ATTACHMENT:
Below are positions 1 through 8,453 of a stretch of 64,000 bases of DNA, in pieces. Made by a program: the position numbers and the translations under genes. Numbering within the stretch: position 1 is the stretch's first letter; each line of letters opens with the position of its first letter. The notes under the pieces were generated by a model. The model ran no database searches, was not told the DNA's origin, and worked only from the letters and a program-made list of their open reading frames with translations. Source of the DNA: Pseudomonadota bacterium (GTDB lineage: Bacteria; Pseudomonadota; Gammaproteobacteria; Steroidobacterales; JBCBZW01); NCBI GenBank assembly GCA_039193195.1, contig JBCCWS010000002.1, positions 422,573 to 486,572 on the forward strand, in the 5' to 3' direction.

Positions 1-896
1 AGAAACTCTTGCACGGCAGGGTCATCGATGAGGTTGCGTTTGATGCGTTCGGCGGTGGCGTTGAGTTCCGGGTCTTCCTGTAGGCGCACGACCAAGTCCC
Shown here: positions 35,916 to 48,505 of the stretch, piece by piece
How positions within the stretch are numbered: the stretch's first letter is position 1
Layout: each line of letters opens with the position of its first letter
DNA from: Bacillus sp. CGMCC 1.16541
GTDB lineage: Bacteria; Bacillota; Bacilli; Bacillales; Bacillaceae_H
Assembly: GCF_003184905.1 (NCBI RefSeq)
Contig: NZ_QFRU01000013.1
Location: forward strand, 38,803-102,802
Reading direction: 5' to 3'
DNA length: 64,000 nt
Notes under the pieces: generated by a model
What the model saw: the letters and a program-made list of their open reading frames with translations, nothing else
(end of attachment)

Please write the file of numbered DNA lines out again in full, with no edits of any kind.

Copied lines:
Below are positions 1 through 8,453 of a stretch of 64,000 bases of DNA, in pieces. Made by a program: the position numbers and the translations under genes. Numbering within the stretch: position 1 is the stretch's first letter; each line of letters opens with the position of its first letter. The notes under the pieces were generated by a model. The model ran no database searches, was not told the DNA's origin, and worked only from the letters and a program-made list of their open reading frames with translations. Source of the DNA: Pseudomonadota bacterium (GTDB lineage: Bacteria; Pseudomonadota; Gammaproteobacteria; Steroidobacterales; JBCBZW01); NCBI GenBank assembly GCA_039193195.1, contig JBCCWS010000002.1, positions 422,573 to 486,572 on the forward strand, in the 5' to 3' direction.

Positions 1-896
1 AGAAACTCTTGCACGGCAGGGTCATCGATGAGGTTGCGTTTGATGCGTTCGGCGGTGGCGTTGAGTTCCGGGTCTTCCTGTAGGCGCACGACCAAGTCCC
Shown here: positions 35,916 to 48,505 of the stretch, piece by piece
How positions within the stretch are numbered: the stretch's first letter is position 1
Layout: each line of letters opens with the position of its first letter
DNA from: Bacillus sp. CGMCC 1.16541
GTDB lineage: Bacteria; Bacillota; Bacilli; Bacillales; Bacillaceae_H
Assembly: GCF_003184905.1 (NCBI RefSeq)
Contig: NZ_QFRU01000013.1
Location: forward strand, 38,803-102,802
Reading direction: 5' to 3'
DNA length: 64,000 nt
Notes under the pieces: generated by a model
What the model saw: the letters and a program-made list of their open reading frames with translations, nothing else